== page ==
Biodiversity and the Queen’s Green Canopy

Biodiversity is the web of life which connects the smallest bacteria to the tallest tree and the whale, the largest species in the ocean. It is the variety of life forms that we see around us and comprises the whole range of species from mammals, plants, birds to insects. These species reside in ecosystems within habitats and changing a habitat will often affect the diversity of species contained therein.

The importance of biodiversity is that our planet’s essential goods and services depend upon the variety of genes, species, populations and ecosystems. Biological resources feed and clothe us and also provide materials for housing and medicines and spiritual nourishment.

Trees form the part of the natural habitats of many species and what has happened over the centuries is that Britain’s tree cover has diminished through land being converted for agriculture, grazing, transport modes and settlements. The disappearance of trees has reduced the available habitats leading to a decline in species and also trees’ collective ability to take in carbon dioxide to form their biomass.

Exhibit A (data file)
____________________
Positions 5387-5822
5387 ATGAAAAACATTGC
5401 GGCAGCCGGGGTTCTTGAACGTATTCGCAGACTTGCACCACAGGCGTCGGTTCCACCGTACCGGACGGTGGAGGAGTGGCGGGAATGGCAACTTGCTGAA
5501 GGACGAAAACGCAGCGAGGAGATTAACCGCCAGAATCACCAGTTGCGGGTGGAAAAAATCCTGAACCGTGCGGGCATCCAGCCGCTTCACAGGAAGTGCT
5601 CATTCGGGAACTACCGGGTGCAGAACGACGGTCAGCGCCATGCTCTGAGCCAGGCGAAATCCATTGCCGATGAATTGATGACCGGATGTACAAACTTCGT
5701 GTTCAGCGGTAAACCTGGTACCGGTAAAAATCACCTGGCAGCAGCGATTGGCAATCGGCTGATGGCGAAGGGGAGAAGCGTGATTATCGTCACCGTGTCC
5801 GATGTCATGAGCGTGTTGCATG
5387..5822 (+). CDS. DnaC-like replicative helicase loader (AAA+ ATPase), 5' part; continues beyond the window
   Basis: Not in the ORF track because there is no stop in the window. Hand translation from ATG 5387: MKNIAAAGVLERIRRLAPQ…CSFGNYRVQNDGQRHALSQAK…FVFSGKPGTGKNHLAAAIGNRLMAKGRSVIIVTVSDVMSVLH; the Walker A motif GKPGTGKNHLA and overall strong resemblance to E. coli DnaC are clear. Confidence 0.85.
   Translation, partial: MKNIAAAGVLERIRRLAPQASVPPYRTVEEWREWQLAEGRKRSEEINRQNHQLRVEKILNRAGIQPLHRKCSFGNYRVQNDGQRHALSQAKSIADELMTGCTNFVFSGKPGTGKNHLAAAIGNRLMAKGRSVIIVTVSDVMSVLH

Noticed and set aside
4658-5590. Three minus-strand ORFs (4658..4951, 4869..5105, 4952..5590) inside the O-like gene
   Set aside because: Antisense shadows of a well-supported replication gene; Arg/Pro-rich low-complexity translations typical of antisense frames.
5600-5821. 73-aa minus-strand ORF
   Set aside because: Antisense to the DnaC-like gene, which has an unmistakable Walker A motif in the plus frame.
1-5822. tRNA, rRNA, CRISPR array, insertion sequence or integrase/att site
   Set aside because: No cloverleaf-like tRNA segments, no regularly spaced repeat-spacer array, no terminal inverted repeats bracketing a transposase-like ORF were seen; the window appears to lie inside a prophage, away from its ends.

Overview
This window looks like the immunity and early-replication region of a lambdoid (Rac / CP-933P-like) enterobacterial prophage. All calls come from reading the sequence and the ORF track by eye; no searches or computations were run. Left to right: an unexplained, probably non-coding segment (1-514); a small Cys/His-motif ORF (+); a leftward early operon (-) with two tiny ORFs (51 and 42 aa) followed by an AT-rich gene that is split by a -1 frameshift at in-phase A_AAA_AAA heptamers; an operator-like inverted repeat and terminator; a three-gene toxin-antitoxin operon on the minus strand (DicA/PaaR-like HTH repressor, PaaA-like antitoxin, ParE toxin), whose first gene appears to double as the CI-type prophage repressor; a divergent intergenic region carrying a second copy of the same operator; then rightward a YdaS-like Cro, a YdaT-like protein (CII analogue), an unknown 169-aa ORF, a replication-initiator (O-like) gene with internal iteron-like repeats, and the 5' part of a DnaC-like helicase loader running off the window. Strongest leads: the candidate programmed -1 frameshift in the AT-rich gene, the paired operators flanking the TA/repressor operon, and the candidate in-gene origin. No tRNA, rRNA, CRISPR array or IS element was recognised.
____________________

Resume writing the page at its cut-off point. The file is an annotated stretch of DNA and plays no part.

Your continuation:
It is therefore timely that the Queen’s Green Canopy project has been created to celebrate the 70th anniversary of HM The Queen’s reign. Individuals, schools and groups are urged to plant a tree for the Jubilee ‘to create a new network of trees across the length and breadth of Britain’.

All new trees can be added to a virtual map alongside 70 specially selected ancient trees and advice and support will be offered to make sure that the right trees are planted at the optimum time and given the best aftercare to help them establish.

Nurseries and garden centres are good sources of trees while bundles of young trees can be bought from the Woodland Trust which is also offering free 3 million saplings for planting from October to March. Applications for spring planting open from 1 September to 4 January subject to availability,.

Consult Tree Appeal is also offering trees for schools to plant consult

For more information go to and for tree planting advice


Rayner Mayer

Neighbourhood Plan Vice Chair